Feature Story


by Bob Hagin

December 13, 1997

There's a monumental struggle happening in the auto industry, but it's not between two brands of vehicles, nor is it between the auto industries of two different nations. It crosses all economic levels and social groups and as yet, it hasn't turned into warfare. I doubt that it ever will.

The confrontation I'm referring to is between the minivan and the sport/utility vehicle, better known simply as the SUV.

And the forces of the minivan have every reason to fear their adversary. The sport/utility has the panache of a sports car, the seating capacity of a sedan and ruggedness of a 4X4 pickup truck.

And it does, indeed, involve all brands since almost every manufacturer from every country markets an SUV as well as a minivan. And the SUV comes in all price ranges and degrees of luxury from the tiny, stark and relatively inexpensive Korean Kia Sportage to the large, luxurious and expensive Japanese Infiniti QX4. Even larger, and very popular is the gargantuan GMC Suburban.

But versatile as the SUV is, most buyers aren't aware of how useful their purchases can be, or of the multitude of family tasks it can perform. Here are some of those uses:

TOW A SPORT BOAT - This may seem like a somewhat simplistic comment but those passionate about power boating are well aware of the attributes of being able to apply power to all wheels at once. Besides the fact that reaching a launch site often involves traversing very rugged areas that require lots of ground clearance, many launching ramps have moss or algae growing on the submerged section. Since a boat trailer has to be backed into the water, it's often only the front wheels that can get enough grip to pull the rig from the water. A 4X4 truck can also be used, but that pretty much keeps it from being a full family endeavor.

TRAVEL TO SKI AREAS - To say that skiing and snowboarding are burgeoning sports would be an understatement. As alpine resorts expand and become almost as much a tourist attraction as the Nevada gambling hotels, travel to and from the slopes becomes a primary concern. That travel many times involves snow and ice on the roads, of course, and in California, four-wheel-drives are usually exempt from tire chain requirements. The ski resorts are also aware of the fact that their client base grows when they make skiing a family affair and taking the little ones to the snow in an all-weather, all-terrain SUV is the most comfortable way to do it. And in most cases, the skis and other equipment can be carried inside. In addition, many resorts tout SUVs as their "official vehicles," and park several of them in their parking lots as advertisements.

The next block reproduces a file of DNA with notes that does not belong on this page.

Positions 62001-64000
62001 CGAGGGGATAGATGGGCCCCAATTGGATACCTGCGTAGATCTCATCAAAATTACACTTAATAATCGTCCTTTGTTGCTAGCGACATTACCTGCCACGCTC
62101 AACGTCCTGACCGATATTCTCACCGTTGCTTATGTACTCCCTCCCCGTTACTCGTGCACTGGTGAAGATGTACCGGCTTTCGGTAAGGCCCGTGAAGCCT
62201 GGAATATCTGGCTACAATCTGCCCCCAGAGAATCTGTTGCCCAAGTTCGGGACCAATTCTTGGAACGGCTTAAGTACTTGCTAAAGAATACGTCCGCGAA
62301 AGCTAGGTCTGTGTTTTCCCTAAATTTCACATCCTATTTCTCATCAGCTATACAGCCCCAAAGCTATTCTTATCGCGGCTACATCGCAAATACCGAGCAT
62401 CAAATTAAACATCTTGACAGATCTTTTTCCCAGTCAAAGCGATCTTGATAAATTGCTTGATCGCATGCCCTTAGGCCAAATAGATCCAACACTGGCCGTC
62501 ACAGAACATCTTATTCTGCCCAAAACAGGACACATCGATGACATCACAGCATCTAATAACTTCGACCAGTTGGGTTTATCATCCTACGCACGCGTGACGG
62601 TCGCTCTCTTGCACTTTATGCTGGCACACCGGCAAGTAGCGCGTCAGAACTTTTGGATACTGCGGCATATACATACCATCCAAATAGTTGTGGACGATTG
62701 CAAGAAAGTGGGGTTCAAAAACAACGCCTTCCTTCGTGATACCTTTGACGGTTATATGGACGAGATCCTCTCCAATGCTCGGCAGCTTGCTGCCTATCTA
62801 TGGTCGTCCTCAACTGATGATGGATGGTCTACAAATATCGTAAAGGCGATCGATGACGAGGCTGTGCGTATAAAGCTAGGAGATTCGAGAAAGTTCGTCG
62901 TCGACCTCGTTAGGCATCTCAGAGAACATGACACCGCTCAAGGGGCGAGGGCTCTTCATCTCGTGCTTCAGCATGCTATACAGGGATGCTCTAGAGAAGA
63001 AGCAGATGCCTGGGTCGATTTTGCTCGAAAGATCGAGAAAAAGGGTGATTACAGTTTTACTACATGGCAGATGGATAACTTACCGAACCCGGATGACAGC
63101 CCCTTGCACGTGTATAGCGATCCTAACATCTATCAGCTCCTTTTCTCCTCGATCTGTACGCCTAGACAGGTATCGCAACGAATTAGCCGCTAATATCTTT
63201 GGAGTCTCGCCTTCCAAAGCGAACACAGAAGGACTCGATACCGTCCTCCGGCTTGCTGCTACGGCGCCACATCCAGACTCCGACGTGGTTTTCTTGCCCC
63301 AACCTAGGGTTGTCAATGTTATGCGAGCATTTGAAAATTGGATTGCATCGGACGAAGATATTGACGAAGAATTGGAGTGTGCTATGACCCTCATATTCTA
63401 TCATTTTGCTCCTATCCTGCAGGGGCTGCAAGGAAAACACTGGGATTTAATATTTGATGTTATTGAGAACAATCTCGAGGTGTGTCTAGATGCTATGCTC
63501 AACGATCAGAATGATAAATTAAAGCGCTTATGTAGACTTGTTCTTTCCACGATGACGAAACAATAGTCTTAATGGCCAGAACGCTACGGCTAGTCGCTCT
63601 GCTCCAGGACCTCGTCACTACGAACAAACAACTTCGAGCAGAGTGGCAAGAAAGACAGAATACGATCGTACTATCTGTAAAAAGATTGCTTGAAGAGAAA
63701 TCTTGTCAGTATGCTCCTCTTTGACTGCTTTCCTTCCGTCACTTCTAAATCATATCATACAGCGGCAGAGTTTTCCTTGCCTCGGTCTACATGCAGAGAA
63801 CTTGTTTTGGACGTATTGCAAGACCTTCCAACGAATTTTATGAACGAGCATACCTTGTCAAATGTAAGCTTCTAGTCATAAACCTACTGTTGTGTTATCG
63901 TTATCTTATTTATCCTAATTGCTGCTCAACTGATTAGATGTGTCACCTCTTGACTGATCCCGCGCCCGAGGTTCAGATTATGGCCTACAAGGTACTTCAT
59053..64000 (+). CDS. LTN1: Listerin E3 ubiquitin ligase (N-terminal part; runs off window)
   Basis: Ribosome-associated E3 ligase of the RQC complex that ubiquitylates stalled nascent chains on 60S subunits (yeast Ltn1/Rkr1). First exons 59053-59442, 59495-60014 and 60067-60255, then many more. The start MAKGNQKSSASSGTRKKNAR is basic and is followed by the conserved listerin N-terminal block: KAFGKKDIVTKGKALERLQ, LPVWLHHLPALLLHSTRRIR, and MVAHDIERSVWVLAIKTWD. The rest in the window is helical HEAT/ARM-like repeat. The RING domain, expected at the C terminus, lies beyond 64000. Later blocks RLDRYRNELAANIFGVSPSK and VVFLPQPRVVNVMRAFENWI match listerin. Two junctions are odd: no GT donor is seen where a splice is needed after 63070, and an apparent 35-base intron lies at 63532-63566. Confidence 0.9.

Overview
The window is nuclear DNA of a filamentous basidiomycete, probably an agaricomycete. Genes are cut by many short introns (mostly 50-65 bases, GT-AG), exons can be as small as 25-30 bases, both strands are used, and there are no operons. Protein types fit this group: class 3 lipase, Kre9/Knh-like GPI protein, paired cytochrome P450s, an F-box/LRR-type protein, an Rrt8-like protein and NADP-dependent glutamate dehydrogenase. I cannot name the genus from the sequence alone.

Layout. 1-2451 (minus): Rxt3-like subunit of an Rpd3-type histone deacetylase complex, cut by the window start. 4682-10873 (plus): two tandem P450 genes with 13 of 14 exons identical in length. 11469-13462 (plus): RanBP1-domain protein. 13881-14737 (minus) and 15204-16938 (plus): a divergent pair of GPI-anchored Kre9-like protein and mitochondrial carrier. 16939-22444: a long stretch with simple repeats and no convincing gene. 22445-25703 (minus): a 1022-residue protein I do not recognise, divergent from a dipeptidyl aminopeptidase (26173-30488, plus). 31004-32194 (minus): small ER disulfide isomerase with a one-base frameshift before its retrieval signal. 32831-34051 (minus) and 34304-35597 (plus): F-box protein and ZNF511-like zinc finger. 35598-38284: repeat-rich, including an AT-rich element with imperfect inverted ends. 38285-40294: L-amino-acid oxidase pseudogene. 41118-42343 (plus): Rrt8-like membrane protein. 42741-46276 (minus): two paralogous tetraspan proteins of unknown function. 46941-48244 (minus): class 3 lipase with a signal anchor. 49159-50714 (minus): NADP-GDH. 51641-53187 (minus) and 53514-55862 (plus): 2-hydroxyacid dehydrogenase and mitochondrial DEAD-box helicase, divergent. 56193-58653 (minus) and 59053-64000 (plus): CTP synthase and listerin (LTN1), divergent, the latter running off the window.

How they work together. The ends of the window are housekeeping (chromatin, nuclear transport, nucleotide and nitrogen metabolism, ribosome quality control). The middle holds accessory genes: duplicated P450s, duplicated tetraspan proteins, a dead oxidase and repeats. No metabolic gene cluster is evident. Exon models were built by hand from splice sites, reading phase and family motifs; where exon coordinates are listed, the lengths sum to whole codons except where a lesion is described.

TOUR OFF-ROAD - There are some tourist spots around the country that are simply inaccessible to travelers in conventional family vehicles. The San Juan Mountains of Colorado are breathtaking, I'm told, but if you want to see them up close, don't take your Cadillac limousine. An SUV or 4X4 truck is the only way to go and that Mitsubishi Montero you bought to take the soccer club to practice will be quite at home on the dirt roads of the area. Most sections of the U.S. have similar "wilderness" areas and it's usually the state's park system that can provide information on how to get there and what to see.

TOW A VACATION TRAILER - Being the owner of a full-sized Class C RV, I know the advantages of driving your own self-contained vacation "cabin" to your get-away destination. I also know the disadvantages of getting to an RV park and not being able to cruise the surrounding area, especially those sites that are off the beaten (and paved) path. The alternatives are to: 1) tow a "dingy," (a small vehicle to be used once the leviathan RV is parked and leveled), 2.) rent a full-sized vacation trailer, tow it with your trusty SUV, park it and then go off the see the sights. And the nice part is that when you get back home, you can go back on the "soccer trail" by simply disconnecting the ball hitch and pulling the electrical connectors.

ENJOY THE SOCIAL SIDE OF OWNING AN SUV - Car clubs abound in this country, and they range from street rod builders to Ferrari owners. There are also numerous clubs dedicated to owners four-wheel drive vehicles. While many club members are devoted to pushing their specially-modified mounts through frame-cracking, boulder-strewn terrain, others are content with more genteel tours and camping trips. In the social world of off-roading there's something for everyone and Land Rover owners are a shining example. There are over 30 Land Rover clubs nationwide offering a full calender of events, from watching factory-sponsored polo matches to trans-Canadian tours.

Owning a new minivan is a pleasant experience, but the fun and excitement can end when it comes off the showroom floor and gets a few miles of pavement under its wheels. With a sport/utility vehicle, the fun and excitement begins when it's taken it off the pavement.

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